Proverbs 19:21 (ESV)There is so much to write about my trip to Liberia. Yet I am finding it hard get everything out that has gone on inside me during my trip. I thought one way that might help is to chronicle my trip over 2-3 posts and see where that leads me.
21 Many are the plans in the mind of a man, but it is the purpose of the Lord that will stand.
Three of us from our church made the trip to Liberia. Pastor Jim, our head pastor, Charlie, an engineer to inspect a fence that was being built, and me. My role on this trip was to escort Moses back.
Moses and I had to take a different route than Pastor Jim and Charlie. We had to travel on Moses' return ticket route that would take us through Chicago and a 8 hour layover. The others had a more direct route with just a short hour layover in Frankfurt before Brussels. The plans were to meet up in Brussels and all fly on the same flight to Monrovia.
In Chicago, Moses and I took a train downtown to kill some time. I needed to buy an extra pair of pants for the trip so we found our way to Macy's. We were quite a pair walking around Macy's carrying backpacks and a small duffel bag. I'm sure there were plenty of security eyes following us around the store.
The trip downtown did manage to burn the layover time for us. For me, it was a lot of walking and riding in a crowded Chicago train and not a great site seeing adventure. To Moses it was a blast. He mentioned through out the trip how much fun he had on our excursion into Chicago. His joy in the trip made the layover worth it.
From Chicago we flew directly to Brussels to meet up with Pastor Jim and Charlie. It was a packed plane but we were able to settle in for a non-eventful flight. I had plenty of time to read the book I had with me, Don't Waste Your Life by John Piper.
Don't Waste Your Life is about living your life for the glory of God. There were some challenging chapters in this book as you can probably imagine. One of the more challenging topics was living for the glory of God during trials and testing of your faith. I was soon about to have the opportunity to live this challenge out.
In Brussels Moses and I found our connecting gate and started our wait for the others. Their flight was about 2 hours behind ours. Their flight landed on time at 10:30am. At 11:00am Moses and I started eagerly staring down the terminal corridor waiting for our friends.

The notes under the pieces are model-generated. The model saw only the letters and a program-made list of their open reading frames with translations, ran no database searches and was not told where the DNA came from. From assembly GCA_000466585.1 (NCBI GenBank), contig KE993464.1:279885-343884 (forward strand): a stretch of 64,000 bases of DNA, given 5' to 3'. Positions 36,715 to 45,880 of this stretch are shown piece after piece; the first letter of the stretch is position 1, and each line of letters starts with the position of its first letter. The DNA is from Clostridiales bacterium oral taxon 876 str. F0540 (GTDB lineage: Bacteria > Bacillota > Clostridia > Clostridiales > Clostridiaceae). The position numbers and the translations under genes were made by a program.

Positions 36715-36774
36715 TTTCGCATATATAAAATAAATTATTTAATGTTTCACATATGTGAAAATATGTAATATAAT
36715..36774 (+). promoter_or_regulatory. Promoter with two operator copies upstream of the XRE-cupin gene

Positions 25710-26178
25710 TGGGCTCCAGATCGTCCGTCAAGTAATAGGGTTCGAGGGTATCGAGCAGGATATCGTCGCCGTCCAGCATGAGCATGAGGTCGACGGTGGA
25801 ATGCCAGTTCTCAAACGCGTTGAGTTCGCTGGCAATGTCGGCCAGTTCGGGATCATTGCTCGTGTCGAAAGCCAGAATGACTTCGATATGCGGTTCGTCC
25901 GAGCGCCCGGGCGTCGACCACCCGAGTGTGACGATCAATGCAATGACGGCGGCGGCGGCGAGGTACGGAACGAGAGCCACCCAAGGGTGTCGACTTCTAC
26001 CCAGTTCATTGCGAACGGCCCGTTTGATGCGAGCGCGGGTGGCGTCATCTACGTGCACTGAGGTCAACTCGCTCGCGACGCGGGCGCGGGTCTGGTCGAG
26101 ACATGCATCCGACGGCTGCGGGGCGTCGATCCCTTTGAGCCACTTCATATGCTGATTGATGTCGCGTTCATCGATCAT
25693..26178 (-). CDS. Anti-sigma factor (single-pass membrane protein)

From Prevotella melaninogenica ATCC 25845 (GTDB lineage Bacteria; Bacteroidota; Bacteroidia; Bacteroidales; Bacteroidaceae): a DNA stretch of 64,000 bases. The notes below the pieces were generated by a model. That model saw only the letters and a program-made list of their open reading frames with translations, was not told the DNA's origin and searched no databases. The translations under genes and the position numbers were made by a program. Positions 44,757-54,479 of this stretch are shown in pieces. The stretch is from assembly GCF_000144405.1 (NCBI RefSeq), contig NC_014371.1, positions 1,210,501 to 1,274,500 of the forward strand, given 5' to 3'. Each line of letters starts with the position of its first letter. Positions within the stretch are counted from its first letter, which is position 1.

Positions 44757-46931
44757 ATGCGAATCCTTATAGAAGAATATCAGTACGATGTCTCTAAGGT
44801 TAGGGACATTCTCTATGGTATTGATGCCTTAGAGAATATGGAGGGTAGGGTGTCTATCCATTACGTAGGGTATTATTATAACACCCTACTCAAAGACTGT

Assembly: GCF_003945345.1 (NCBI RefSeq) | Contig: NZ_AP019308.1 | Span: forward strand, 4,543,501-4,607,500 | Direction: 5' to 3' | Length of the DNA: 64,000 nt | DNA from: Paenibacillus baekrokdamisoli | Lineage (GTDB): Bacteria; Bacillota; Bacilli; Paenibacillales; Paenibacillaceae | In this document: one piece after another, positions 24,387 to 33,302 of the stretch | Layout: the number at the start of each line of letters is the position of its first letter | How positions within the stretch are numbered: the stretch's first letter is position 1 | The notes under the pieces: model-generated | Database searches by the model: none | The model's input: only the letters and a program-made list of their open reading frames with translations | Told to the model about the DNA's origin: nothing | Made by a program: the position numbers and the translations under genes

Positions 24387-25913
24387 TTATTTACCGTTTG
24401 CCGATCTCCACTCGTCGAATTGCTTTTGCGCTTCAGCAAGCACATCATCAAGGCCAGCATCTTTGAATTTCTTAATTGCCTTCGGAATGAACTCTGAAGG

Our flight from Brussels to Monrovia was scheduled to leave at 12:30pm. At noon, Moses and I started boarding our plane, with no Pastor Jim or Charlie in sight.
Here I was about to fly to Liberia with Moses but all by myself. It was obvious Pastor Jim and Charlie had missed a connection somewhere. I had no idea where and no way to find out. My cell phone did not have international access. As I got on the plane I prayed, "Lord, I have no idea what you have planned here but I glorify your name." This was a prayer of faith, not feelings. My feelings were more like, "Lord, what are you doing here? This is not what we had planned!"
I was not too concerned at this point. I figured Pastor Jim and Charlie had missed a connection and would be on the next flight down. What I did not realize at the time was that the Brussels to Monrovia flight is only every other day. I was about to get two whole days by myself in a Liberian orphanage where the only person I knew was Moses.
There was that thought again...God wants to show me something and he wants my undivided attention.
Things got a little dicey when we arrived in Liberia. I did not know the address or phone number for the orphanage. Moses did, and people from the church were at the airport waiting for us, however this did not help me as I sat in the customs office by myself. Customs officials aren't too keen when you arrive without any idea of where you are going to visit.
Fortunately, God was good, as always. The Customs officials eventually took pity on me and let me go. The prayer going through my head while I waited my fate was, "to God be the glory...wherever this leads". Again, it's not what I felt but it was what I prayed.
Once I made it out I found Moses and we found a bus load of orphans outside the airport ready to give Moses a hero's welcome. His friends were excited to have him home and excited about his new hand. It was a great welcoming.
It was about an hour drive from the airport to the orphanage. On the way we passed through streets that were so packed with people that traffic was often stopped trying to make it's way through the pedestrians. The folks I was with seemed nice enough but they were strangers nonetheless. Here I was thousands of miles from home, by myself, and no way to call home. It was quite an E.T. experience.
That night as I laid in a very nice guest bed, in an orphanage somewhere in Liberia, reality was creeping in on me. I had found out by now that the others would not be arriving for two more days. I'm by myself. Alone in Africa. I felt nauseous as the stress began to weigh in. "God, what are you doing?"